SHARK

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Oh Wales, you really are ridiculously good looking. Last weekend was my second time ever in Snowdonia, and once again I was waxing lyrical about how beautiful it was. Though on our first day the truly descended over the valley of our cottage, by day two the sun was out and we went to Harlech’s glorious six mile beach for a spot of beach combing. Being near Pen Llyn a’r Sarnau SAC (Special Area of Conservation, the jewels in the crown of the European network of protected areas), I was expecting to find something a bit more exciting than the usual cockles and razor clams, but Harlech took the biscuit and gave us a bona fide shark. Now, when it comes to marine knowledge, I reached my pinnacle on the obligatory zoology field trip to Millport as an undergraduate; but thankfully my good friend Internet had many an ID guide.

As well as an abundance of (frankly gloriously named) sea potatoes we also found loads of empty shark and ray egg cases. This was the first time I’d found any, and have now discovered that the Shark Trust do a brilliant guide to identify which species they came from. They included cases from two different species of catshark (nursehound and small-spotted) and what I assume were multiple species of rays, with the distinctive horns on their rectangular cases. Sadly I returned them to the sea before realising there was such a good ID guide. Next time egg cases, next time.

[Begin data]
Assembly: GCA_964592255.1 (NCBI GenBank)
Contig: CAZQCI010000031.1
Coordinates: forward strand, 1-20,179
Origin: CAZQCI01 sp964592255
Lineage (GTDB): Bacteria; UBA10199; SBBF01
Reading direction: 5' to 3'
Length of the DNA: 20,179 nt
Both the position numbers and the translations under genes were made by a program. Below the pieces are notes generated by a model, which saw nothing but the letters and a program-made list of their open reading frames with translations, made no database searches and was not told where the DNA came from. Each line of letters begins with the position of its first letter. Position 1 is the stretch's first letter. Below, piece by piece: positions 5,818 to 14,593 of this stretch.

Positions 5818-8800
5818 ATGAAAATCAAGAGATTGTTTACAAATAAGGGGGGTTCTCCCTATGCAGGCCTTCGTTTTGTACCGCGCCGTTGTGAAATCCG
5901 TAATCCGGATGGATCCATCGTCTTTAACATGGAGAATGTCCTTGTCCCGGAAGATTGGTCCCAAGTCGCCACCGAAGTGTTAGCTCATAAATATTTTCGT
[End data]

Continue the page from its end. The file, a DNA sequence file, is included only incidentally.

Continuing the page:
Bizarrely we also found a diving beetle who was very far from where I’d expect it to be. How it got there was a complete mystery, but we made sure to turn it the right way up and left it propped up away from the waves. All this while basking in the liquid sunshine of the calls of skylarks, and the throaty croaks of the occasional raven. Take me back, please?

DSC_0703DSC_0743DSC_0738DSC_0792DSC_0793Smallspotted catshark- look at those teeth!

DSC_0782DSC_0785DSC_0776Left to right- Nursehound, Smallspotted catshark, ray species

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